(How to Love Dumbbells in Costa Rica)
I need a break. So do you, right? We all have a desire–no, a duty–to our souls and bodies to rest and recover. The stress that everyday life brings us builds until it’s far too painfully obvious that we would benefit from some time away. I inevitably look forward to getting away, preferably to a tropical spot, and just sitting. Sleeping. Reading. Eating and drinking. Meeting new people. Listening to music. And exercising.
In my over 25 years (that’s hard for me fathom, or admit) as a trainer, whenever my clients tell me they’re planning to travel, my eyes light up! In fact, I’m excited for the prospect of their programs taking a leap forward.
My enthusiasm is frequently met with a sardonic “I’m on vacation–the last thing I want to do is work out!”
My reply, a stone-faced “This is exactly the time to focus on your body.”
We’ve conditioned ourselves to associate exercise with the daily grind of work, household chores, dog-walking, and teeth-brushing. This is exactly what you go on vacation to avoid the responsibility of, right? Unwise and incorrect, I contend! Vacation, or as the more well-heeled like to call it “traveling”, is the time to embrace the wealth of knowledge your body has to offer–if you just take the time to listen.
Usually when I travel, I crave not having a schedule or a long to-do list that tells me when I have to be at this site or that museum. I play my schedule by ear to maximize my cultural intake or historical learning. This allows me to appreciate what I’m seeing, eating, hearing, or drinking on my body or mind’s timetable, as opposed to anxiety based on missing out or having to see everything. Why not have that same approach to exercise when you have the explicit freedom to do so?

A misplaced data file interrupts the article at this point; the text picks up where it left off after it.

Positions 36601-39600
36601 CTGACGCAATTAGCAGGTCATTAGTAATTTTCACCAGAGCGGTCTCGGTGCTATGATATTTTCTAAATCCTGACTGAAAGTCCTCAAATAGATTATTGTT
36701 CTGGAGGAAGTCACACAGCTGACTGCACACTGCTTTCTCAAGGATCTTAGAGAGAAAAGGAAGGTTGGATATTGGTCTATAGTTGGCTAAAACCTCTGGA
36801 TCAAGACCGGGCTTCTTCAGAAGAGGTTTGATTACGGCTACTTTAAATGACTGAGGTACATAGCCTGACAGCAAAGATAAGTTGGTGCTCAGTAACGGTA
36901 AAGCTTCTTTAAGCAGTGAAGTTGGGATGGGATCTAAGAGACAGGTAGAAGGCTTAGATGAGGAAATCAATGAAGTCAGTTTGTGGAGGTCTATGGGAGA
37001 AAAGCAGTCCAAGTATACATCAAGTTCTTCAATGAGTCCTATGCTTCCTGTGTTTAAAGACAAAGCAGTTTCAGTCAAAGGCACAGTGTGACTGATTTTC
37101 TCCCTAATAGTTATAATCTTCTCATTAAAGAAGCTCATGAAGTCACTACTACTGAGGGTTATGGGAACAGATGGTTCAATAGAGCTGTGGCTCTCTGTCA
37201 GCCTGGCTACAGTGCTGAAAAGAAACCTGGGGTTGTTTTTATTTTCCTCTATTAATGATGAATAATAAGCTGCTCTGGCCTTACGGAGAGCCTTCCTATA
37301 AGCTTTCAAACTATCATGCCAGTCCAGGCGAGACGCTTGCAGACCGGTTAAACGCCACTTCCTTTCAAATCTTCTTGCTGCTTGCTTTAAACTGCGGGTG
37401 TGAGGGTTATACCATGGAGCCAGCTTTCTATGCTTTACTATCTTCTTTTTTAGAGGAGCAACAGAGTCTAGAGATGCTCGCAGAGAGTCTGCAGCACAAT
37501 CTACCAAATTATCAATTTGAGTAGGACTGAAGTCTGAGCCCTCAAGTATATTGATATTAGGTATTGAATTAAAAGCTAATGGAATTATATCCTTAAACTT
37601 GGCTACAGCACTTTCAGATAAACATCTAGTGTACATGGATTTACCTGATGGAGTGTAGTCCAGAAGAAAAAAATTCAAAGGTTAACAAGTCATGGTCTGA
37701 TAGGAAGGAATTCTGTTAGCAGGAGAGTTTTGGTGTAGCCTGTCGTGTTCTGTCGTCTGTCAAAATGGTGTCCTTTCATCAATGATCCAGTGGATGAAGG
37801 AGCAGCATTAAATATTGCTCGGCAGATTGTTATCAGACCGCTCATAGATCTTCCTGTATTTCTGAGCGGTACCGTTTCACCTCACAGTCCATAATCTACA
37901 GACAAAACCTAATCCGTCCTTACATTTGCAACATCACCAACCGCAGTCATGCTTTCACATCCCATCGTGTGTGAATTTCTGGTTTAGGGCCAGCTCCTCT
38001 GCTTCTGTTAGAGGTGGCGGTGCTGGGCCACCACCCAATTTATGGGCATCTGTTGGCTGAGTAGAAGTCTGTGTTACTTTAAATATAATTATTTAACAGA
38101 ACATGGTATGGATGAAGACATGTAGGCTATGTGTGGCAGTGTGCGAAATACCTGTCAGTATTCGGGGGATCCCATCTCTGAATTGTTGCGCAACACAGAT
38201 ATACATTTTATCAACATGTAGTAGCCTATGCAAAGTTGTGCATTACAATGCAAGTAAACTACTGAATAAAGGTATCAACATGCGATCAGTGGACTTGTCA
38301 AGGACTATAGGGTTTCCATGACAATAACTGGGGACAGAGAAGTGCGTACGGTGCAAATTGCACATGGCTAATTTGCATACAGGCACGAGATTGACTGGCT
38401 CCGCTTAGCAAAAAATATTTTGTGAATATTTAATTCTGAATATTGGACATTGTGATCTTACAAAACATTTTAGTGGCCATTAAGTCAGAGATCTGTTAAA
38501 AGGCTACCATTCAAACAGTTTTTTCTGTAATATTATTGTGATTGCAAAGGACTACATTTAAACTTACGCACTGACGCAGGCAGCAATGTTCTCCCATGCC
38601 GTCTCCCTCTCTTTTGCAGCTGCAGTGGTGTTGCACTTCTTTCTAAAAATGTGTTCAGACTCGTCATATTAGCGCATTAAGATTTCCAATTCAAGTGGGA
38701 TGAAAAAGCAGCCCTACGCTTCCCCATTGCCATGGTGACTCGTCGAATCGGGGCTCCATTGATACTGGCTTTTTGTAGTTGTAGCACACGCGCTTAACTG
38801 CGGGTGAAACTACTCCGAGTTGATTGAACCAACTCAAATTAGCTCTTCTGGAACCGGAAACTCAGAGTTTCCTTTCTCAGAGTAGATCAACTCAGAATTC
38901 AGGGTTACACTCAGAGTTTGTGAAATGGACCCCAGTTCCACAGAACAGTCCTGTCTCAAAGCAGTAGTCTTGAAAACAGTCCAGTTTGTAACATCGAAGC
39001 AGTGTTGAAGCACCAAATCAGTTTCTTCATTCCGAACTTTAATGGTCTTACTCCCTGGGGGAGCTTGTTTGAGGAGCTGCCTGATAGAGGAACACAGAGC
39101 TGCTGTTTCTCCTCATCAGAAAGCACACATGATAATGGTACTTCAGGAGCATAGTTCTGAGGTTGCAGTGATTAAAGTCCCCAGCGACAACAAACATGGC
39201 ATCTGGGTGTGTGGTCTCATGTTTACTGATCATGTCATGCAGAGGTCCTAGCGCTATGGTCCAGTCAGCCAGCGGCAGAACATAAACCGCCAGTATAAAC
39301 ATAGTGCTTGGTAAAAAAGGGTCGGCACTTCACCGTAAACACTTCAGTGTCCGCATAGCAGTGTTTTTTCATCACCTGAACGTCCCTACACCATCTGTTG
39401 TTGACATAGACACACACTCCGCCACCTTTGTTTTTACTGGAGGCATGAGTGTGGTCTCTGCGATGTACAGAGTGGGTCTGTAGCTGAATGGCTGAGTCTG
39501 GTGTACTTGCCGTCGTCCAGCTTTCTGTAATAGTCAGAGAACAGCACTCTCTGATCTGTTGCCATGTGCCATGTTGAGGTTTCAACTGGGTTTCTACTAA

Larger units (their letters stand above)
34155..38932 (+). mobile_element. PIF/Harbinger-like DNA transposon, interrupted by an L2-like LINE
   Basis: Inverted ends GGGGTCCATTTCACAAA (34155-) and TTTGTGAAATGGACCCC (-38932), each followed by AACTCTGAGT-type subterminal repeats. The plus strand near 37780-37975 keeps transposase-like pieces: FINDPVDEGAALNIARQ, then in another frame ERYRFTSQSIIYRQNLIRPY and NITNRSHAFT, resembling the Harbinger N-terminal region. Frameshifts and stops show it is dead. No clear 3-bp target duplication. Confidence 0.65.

To be clear, the following approach is based on a intended-to-be-relaxing beach or mountain-type vacation:
• Instead of scheduling your workout at the crack of dawn, or rushing it before dinner reservations, find a time in the middle of the day when you’re at your most peaceful.
• Don’t have hard workout plans. Keep the firm numbers of reps, sets, and cardio duration at home. Play it by ear.
• Think about what you’re doing at that moment. Don’t focus on what’s upcoming, or what exercises you think you still need to do.
• Slow down. See how long it can take you to perform a set, instead of how quickly you can finish.
I’m sure you can sense a theme here. You will gain a much better appreciation of how your body moves, and what it’s feeling, when you are mindful about and present with your movement. Take advantage of the lack of structure to notice exactly how things feel, and consequently, exactly how they benefit your long-term physical health. This is a 180-degree difference from the way many of us power through workouts in our normal routines at home.
Then, when you return, don’t be surprised when you have a better sense of what exercises are most beneficial to your body. After all, that is one of your goals, right?